Pricing art and handmade products

I think it’s important to note that you as a consumer can spend whatever you choose to on an item, meaning, you spend what makes sense to you for items you purchase. If you need a watch, you can spend $200 for the Timex or $10,000 for the Rolex. Both items tell time, but you place value on the item based on your individual needs/wants/perceptions.

I’d like to do a really basic breakdown of some costs to help illustrate why buying small, artisan or handmade may cost you more than what you think it should for a similar mass-produced item. Also, I think glass artists have been underpricing themselves on smaller ‘functional’ works for far too long.

Let’s take the heart pipe/paperweight I released on Instagram. I set a price of $50 CAD for it, which compared to other similar pipes/paperweights may seem high.

Let’s try the most basic pricing calculation out there (materials + time = cost of goods x 2 = wholesale x 2 = retail). Full disclosure, I don’t use this formula. It’s far too simplistic and isn’t accurate in how I see the value of my work, but let’s try it out in this case just to illustrate my point. There are hundreds of ways out there to calculate pricing and profit, I actually use a glass weight-based formula that averages out all my costs and helps me decide the viability of an item.

Powdered Glass Hearts


Materials ($10-ish per heart)

  • 2.5 oz powdered glass (frit)
  • Pipe filter

A 8.5 oz jar of glass frit averages for $12.95 USD (number pulled from Dephi glass). I live in Canada, so that’s $16.62 CAD + 0.83 GST + $2 shipping (average if I do a large order) = $19.45 Let’s round the bottle up to $20 because we didn’t even think about border costs… I use half a bottle per heart so that’s $10 in glass (my cost). So right now, if I multiply that by 4 I’m already at $40 for a retail cost and we haven’t even considered my time or overhead as part of this equation…

But wait, I know some of you are thinking that I’ve already got $30 in profit based on the above right? Wrong. Let’s reverse engineer this equation.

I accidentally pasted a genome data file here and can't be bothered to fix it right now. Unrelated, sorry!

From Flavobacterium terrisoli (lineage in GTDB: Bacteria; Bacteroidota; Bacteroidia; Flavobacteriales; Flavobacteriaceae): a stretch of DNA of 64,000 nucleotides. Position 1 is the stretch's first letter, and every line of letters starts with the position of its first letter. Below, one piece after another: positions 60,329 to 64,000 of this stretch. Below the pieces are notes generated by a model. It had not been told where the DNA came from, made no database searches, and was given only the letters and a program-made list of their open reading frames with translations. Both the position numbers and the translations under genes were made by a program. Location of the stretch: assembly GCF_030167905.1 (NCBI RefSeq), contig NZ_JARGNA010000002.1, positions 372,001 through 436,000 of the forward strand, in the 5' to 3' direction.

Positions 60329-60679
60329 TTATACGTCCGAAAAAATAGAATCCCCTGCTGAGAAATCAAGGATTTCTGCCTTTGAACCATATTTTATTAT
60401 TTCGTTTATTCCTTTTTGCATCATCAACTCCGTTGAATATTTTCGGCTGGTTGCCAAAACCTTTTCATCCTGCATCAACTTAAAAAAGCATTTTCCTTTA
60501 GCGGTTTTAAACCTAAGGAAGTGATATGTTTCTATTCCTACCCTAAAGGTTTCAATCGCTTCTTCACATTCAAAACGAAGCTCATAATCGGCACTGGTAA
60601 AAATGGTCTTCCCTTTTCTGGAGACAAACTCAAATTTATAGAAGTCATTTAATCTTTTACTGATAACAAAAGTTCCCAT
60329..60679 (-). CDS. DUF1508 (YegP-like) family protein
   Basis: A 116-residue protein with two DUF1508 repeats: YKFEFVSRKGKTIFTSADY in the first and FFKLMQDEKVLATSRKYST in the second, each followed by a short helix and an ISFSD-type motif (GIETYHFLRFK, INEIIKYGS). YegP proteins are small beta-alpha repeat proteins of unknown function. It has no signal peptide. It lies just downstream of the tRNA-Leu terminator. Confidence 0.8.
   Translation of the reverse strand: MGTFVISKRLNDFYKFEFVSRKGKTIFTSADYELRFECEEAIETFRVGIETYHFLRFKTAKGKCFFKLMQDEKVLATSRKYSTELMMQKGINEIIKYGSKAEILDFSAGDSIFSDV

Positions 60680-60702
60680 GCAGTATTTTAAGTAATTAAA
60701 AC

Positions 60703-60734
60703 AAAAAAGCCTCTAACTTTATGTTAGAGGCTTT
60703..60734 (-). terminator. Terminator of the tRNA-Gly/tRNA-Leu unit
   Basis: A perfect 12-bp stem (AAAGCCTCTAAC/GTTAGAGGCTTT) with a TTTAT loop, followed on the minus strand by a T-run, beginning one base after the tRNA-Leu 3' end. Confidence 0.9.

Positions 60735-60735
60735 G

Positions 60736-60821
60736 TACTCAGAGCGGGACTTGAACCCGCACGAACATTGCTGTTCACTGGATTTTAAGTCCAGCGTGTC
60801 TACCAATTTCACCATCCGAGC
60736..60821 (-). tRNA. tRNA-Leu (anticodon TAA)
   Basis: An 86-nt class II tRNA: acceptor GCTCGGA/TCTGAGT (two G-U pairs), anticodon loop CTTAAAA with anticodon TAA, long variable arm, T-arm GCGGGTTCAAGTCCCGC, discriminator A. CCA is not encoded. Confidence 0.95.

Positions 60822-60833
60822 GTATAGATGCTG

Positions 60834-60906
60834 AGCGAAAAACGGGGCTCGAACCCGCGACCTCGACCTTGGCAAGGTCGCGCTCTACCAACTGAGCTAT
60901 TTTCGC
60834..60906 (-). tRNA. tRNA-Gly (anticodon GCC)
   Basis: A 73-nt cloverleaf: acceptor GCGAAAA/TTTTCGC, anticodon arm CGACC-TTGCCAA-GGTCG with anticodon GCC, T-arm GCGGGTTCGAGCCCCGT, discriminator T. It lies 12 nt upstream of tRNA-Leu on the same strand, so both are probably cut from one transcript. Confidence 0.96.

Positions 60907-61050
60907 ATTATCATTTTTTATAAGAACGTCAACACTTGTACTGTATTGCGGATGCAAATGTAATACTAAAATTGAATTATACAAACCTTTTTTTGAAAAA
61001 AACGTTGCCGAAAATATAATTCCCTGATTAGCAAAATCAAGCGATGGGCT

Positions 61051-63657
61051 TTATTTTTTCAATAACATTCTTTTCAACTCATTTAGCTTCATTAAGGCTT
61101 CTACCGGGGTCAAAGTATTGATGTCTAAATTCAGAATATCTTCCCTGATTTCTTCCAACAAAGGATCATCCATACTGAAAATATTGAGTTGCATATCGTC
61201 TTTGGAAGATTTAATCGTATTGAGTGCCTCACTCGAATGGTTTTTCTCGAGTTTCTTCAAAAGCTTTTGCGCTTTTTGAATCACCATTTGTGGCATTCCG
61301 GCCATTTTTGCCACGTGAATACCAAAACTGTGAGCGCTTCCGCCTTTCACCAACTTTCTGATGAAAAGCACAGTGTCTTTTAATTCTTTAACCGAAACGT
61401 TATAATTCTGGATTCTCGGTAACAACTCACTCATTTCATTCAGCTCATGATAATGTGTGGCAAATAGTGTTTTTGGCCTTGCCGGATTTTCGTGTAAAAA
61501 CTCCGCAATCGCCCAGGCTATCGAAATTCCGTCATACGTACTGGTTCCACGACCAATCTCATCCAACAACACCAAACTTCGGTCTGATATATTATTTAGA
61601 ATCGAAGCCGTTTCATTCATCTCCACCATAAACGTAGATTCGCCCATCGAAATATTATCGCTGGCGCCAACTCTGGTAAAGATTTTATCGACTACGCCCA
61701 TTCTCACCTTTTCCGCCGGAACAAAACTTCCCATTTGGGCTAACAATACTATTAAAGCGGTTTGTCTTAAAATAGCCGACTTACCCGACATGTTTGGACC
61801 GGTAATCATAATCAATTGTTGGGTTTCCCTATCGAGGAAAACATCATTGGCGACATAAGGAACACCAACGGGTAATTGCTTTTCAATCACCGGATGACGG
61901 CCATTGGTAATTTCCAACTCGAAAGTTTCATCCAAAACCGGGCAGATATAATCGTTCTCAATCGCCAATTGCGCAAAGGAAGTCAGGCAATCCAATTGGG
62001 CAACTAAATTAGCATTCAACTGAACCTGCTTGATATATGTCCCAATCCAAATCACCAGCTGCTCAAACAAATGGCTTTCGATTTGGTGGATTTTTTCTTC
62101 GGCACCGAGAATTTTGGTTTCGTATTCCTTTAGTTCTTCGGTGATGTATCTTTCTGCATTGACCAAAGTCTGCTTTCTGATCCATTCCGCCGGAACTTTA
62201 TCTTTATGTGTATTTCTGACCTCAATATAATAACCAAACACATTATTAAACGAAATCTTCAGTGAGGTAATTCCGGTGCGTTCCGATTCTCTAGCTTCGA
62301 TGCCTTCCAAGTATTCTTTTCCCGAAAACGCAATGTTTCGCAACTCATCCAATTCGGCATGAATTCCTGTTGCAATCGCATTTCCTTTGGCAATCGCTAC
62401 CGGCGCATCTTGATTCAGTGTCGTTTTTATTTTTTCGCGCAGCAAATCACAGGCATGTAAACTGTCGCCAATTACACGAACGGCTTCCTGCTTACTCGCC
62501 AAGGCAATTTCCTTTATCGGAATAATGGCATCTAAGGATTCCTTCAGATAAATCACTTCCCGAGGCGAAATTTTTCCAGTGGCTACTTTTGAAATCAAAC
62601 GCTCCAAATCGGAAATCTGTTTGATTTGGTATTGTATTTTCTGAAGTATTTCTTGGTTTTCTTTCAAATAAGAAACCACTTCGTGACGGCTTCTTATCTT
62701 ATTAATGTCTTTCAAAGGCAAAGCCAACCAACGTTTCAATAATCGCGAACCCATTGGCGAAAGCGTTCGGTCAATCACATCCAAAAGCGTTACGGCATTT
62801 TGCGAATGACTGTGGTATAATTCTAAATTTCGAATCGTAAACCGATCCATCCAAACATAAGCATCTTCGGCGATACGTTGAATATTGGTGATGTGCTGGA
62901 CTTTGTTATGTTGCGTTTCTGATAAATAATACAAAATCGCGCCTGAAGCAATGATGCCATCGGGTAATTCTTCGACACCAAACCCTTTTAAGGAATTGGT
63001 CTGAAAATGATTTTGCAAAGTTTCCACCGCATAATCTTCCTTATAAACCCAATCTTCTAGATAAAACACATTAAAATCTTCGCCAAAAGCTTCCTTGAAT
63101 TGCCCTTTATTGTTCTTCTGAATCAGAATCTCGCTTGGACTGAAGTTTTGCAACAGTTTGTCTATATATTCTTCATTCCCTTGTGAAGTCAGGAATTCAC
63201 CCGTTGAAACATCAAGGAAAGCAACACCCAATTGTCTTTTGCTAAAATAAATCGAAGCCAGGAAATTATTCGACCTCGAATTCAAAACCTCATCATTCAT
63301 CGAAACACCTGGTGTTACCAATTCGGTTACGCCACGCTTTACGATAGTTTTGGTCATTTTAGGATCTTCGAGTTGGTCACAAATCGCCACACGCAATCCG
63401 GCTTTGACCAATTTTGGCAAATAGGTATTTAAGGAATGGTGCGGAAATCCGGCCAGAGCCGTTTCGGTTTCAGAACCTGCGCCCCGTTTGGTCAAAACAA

Let’s say I wholesale this heart to a store for $40. They take half the price right off the top meaning I get $20 in the transaction. Remove my glass price of $10 and I’m left with $10 as my profit. Not bad for one item IF that included my time and overhead, which it doesn’t.

Time (1h 20 min per heart)

  • Creating the recycled frit – 3h every few months. I scrape, and triple sift the dried waste from my wet saw and bottle it for future use. (Let’s say 5 min per heart…)
  • Molding process – 60 min to fill and freeze molds (6 at a time, so 10 min per heart)
  • Drive to and from my studio 30 min (6 hearts at a time so 5 min a heart allocated for a trip to the Stude)
  • Coldworking – 30 min per heart (wet grind any rough edges, clean-up on the holes with my drill press)
  • Marketing – 30 min per heart (photo the item for social/website, list on the web, social media video posts, answering DMs/emails)

I’m being very conservative with my estimates above, but let’s say 1 h 20 min at minimum wage in Alberta ($15/hour) = $19.50 per heart.

Okay let’s try the cost calculation game again now we know how much time it takes to make a heart.

$10 (materials) + $19.50 (time) = $29.50 (cost)

$29.50 x 2 = $59 (wholesale price)

$59 x 2 = $118 (retail price)

See why this equation doesn’t work so well? According to this I should be selling those little hearts for over $100 each?! and we still haven’t talked about my overhead costs below - the tools and space I need to create the work…

Overhead ($????? per heart)

  • 2 months of R&D to create my own molding process (adaptation of the freeze n fuse process)
  • Studio rent/electricity
  • Website fees, payment processing fees
  • Shipping materials, marketing/packaging bits
  • Tools: Kiln, drill press, flat lap grinder
  • Molding process: modified silicone mold, straw, rubber tubing, spoon, water, plastic cup
  • Firing process: kiln shelf paper or kiln shelf wash

So what the heck an I trying to get at here? 

My price $50/heart may seem high right off the bat, but when you see the breakdown, it's really quite reasonable for the time/materials I put into it, but  pricy compared to other mass produced items that do the same thing.

This is why I like the education aspect of my work (or any art). I need a lot of tools and I spend a lot of time (and money) to create the work I do. I’m not a factory, I’m an artist and you are buying a piece of my heart, not just a thing. You are supporting a dream when you buy a handmade item, and yes it costs more than the drop-ship item manufactured in mass overseas. you choose to buy the piece if you believe in the art.

Thank you for supporting small wherever you can. And before you berate a small business owner for an expensive price tag, please take a moment to think about that person on the other side of the work.



February 02, 2021 — Michelle Atkinson